Fashion Daily Paper presents their Spring/Summer 2021 collection Future Roots as they release their second drop of Spring ready silhouettes and colorways. This season Daily Paper explores ancient wisdom and traditions of pre-colonial civilisations alongside the creativity and innovation of post-colonial activist movements. Looking at the past with reverence and humility; to the present with critical wit; and to the future with an empowered optimism, Daily Paper hopes to inspire and educate the current generation to realise their potential to create diverse new identities for tomorrow.     Custom Branded Lace:   The foundation of the collection is the revival of histories and the memories of the past through a modern lens which is particularly well demonstrated in the choice of fabrics for this season. Extensive research into the origin stories of various African textiles is reinterpreted through satin scarf attachments, tailored staples, dart-waisted dresses and voluminous shirting that is cut from a custom branded white cotton broderie anglaise. The lace is embroidered with empty portrait frames, acknowledging the heroes of the past for your own interpretation that paved the way for the future to come. This season's colors include pastel turquoise, lilac and yellow, soft beige and brown, bright green and different shades of whites for an elevated Spring/Summer wardrobe.       Credits : Photography: David Nana Opoku Ansah  Creative and Art Direction: Florian Joahn  Styling: Edem Dossou Styling Assistant: Mohammed Blakk  Make Up: Elizabeth Boateng  Talents (left to right): Seth Bedzo and  Erza Tamaa     Brown Jacquard and Nostalgic Elements:   A further sense of heritage is conveyed in a newly- introduced monogram print of the Daily Paper shield, which is used on brown satin jacquard two-pieces. Elsewhere, blazers, flared trousers and pleated skirts in school- uniform-inspired checks is a nod to the student style and classrooms of the 60s and 70s where the activist mindsets were developed. With it’s nostalgic elements and historical references, the collection’s message rings clear: our future roots will always draw their power from the past.      Daily Paper presents their Spring/Summer 2021 collection Future Roots as they release their second drop of Spring ready silhouettes and colorways. This season Daily Paper explores ancient wisdom and traditions of pre-colonial civilisations alongside the creativity and innovation of post-colonial activist movements. Looking at the past with reverence and humility; to the present with critical wit; and to the future with an empowered optimism, Daily Paper hopes to inspire and educate the current generation to realise their potential to create diverse new identities for tomorrow.     Custom Branded Lace:   The foundation of the collection is the revival of histories and the memories of the past through a modern lens which is particularly well demonstrated in the choice of fabrics for this season. Extensive research into the origin stories of various African textiles is reinterpreted through satin scarf attachments, tailored staples, dart-waisted dresses and voluminous shirting that is cut from a custom branded white cotton broderie anglaise. The lace is embroidered with empty portrait frames, acknowledging the heroes of the past for your own interpretation that paved the way for the future to come. This season's colors include pastel turquoise, lilac and yellow, soft beige and brown, bright green and different shades of whites for an elevated Spring/Summer wardrobe.       Credits : Photography: David Nana Opoku Ansah  Creative and Art Direction: Florian Joahn  Styling: Edem Dossou Styling Assistant: Mohammed Blakk  Make Up: Elizabeth Boateng  Talents (left to right): Seth Bedzo and  Erza Tamaa     Brown Jacquard and Nostalgic Elements:   A further sense of heritage is conveyed in a newly- introduced monogram print of the Daily Paper shield, which is used on brown satin jacquard two-pieces. Elsewhere, blazers, flared trousers and pleated skirts in school- uniform-inspired checks is a nod to the student style and classrooms of the 60s and 70s where the activist mindsets were developed. With it’s nostalgic elements and historical references, the collection’s message rings clear: our future roots will always draw their power from the past.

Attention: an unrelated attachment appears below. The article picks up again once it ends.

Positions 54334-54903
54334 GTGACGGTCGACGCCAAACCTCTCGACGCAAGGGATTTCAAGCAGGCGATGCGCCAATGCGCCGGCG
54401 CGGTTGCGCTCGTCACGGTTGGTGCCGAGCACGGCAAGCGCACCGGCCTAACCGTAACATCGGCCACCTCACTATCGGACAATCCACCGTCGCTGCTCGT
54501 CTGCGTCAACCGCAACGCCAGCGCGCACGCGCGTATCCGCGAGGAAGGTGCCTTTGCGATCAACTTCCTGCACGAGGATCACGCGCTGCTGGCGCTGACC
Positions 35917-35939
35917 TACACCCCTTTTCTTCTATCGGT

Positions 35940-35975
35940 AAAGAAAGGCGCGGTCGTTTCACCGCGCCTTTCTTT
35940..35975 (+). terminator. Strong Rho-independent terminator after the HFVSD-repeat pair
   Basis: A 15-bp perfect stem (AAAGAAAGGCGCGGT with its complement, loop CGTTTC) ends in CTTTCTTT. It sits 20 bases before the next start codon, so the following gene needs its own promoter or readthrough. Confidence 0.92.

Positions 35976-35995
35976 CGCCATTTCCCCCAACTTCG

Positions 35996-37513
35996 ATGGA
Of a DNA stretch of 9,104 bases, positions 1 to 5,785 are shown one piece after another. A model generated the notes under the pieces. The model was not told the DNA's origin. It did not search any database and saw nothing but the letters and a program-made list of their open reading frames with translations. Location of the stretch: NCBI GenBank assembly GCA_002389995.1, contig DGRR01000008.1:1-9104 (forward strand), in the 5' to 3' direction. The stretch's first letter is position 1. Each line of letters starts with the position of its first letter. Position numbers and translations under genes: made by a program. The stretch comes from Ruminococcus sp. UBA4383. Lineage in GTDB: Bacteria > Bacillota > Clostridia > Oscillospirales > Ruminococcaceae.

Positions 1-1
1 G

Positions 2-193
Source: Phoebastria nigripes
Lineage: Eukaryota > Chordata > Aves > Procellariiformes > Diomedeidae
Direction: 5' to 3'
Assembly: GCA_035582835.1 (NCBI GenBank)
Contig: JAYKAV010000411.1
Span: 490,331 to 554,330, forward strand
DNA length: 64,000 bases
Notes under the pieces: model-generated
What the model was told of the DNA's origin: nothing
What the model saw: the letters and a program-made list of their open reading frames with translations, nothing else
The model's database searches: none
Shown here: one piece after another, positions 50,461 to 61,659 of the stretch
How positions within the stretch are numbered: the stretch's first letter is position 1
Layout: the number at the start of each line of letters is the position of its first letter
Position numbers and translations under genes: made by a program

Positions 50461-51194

Louis Vuitton presents XS Handbags